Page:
Dissolution and divorce are legal options to terminate a marriage. However, there are differences between these concepts. Understanding these differences can help you make the right choice when it comes to ending your marriage.
Both dissolution and divorce are linked to a unique set of variables and circumstances. Keep in mind that marriage and other domestic relations are a complicated aspect of one’s life that is more complicated than most people think. This is why divorce or dissolution of marriage may be challenging, emotional, and stressful.
Dissolution of marriage
As mentioned earlier, there is a slight difference between dissolution and divorce. Obtaining a marriage dissolution means that both spouses fully agree on everything at the beginning and end of the dissolution process.
This process is a somewhat cost-effective approach to ending a marriage. Note that different states have specific laws regarding the dissolution process. For instance, in Ohio, the final hearing for dissolution should take place within 90 days of filing the petition. So, consult with an experienced lawyer to know the specific laws and statute of limitations that apply to your case.
In most cases, the spouses dissolving their marriage agree on the terms of dissolution ahead of time. This prevents heightened emotions and arguments associated with divorce. Note that each of the partners should be represented by their lawyer. Even if you and your partner had previously agreed on nearly everything, you can not be represented by the same lawyer. So, choose your own lawyer to review the necessary paperwork and protect your interests.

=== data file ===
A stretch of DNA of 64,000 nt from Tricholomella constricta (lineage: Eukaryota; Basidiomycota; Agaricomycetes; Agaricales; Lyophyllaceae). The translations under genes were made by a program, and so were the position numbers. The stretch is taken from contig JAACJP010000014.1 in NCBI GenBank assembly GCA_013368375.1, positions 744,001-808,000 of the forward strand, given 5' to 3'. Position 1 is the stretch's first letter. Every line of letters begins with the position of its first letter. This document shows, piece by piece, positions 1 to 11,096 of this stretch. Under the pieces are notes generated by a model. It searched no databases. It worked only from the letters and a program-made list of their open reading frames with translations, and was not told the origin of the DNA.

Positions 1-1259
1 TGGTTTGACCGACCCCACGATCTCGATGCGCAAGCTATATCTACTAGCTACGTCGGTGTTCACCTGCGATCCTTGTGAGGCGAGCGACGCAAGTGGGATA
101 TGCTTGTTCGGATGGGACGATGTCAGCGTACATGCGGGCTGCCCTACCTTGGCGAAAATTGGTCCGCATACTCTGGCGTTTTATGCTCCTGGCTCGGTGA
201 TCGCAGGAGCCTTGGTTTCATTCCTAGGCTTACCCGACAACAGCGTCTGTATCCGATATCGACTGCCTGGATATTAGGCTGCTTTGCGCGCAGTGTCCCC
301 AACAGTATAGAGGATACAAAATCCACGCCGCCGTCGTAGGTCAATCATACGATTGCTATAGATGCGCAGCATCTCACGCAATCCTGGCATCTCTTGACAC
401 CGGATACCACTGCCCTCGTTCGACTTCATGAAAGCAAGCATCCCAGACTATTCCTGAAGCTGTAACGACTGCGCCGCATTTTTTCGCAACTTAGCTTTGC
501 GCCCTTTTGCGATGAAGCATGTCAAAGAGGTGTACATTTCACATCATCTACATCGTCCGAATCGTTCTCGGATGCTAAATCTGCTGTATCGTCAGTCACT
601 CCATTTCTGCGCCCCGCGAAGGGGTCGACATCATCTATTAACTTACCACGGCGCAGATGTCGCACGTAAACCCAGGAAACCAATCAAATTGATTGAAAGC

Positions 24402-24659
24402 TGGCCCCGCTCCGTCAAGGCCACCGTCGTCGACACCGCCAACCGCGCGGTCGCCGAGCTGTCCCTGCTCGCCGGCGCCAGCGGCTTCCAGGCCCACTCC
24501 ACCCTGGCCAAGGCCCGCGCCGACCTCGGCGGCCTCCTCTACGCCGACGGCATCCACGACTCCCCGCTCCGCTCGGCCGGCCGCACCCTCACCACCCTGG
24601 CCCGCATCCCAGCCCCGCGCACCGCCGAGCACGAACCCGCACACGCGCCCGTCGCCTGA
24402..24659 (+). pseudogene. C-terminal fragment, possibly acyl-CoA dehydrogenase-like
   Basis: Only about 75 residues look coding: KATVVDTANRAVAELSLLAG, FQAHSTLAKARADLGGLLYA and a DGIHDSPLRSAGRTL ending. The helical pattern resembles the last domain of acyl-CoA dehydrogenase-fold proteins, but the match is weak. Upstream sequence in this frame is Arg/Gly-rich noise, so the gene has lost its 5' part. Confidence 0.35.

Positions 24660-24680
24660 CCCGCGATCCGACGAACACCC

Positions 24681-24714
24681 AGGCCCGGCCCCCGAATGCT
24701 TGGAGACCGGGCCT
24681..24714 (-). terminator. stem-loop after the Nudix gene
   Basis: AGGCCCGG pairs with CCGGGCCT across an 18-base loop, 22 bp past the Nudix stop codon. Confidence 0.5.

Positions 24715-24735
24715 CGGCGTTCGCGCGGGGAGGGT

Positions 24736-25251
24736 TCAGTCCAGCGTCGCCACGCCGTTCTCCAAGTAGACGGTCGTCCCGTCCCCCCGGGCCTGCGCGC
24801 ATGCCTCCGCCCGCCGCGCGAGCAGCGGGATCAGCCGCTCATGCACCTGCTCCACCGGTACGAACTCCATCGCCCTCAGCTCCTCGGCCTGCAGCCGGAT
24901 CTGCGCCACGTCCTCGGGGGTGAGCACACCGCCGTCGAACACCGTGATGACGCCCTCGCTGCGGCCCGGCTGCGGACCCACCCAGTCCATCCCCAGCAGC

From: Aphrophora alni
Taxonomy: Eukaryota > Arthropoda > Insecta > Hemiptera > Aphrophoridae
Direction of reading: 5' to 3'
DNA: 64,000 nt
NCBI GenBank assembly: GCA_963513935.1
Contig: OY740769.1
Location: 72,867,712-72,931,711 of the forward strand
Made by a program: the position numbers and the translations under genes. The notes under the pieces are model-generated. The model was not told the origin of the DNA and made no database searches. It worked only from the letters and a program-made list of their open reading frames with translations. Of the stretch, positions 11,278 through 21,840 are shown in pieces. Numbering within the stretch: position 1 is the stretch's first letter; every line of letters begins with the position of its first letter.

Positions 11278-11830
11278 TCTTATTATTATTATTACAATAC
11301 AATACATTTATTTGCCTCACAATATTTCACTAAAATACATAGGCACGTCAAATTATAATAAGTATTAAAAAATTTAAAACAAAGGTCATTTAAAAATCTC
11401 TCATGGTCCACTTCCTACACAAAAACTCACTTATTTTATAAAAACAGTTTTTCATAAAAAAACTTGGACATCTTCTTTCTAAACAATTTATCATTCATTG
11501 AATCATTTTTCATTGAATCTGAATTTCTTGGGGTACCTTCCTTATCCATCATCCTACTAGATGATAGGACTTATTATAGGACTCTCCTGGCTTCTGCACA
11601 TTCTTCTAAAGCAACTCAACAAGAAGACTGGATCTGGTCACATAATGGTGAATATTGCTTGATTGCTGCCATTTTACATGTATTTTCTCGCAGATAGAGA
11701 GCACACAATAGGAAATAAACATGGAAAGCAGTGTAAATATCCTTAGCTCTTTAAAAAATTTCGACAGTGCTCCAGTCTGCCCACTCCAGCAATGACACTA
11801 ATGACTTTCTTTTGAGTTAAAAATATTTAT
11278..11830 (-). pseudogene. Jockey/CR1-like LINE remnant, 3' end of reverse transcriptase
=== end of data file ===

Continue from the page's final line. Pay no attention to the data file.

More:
With most divorce cases, there are controversial issues involved. Usually these cases stem from fights between the two domestic partners, or husband and wife. Heightened emotions can sometimes influence the divorcing partners, their kids (if any), relatives, and friends. This is because it’s very hard for people to pick sides and lose their impartiality.
As with other forms of ending a marriage, each state has unique rules. To file a divorce in Ohio, for instance, one of the spouses should be a resident of this state for at least six months and a resident of the specific county where he or she intends to file the case for a minimum of 90 days. Whether the divorce case is contested or uncontested, it’s not a quick or easy process. It takes time for the court to address all the aspects of divorce, such as child custody, alimony, property division, and more.
Divorce cases involving high-net-worth couples are often more complicated than other divorce cases.
This is because there are so many financial elements that must be addressed during property division, determination of child support, alimony, and other financial aspects of divorce.
Some states use divorce and the dissolution of a marital relationship interchangeably. But these are a slight difference between the two approaches to ending a marriage. No matter what you choose, be sure to consult with an experienced attorney.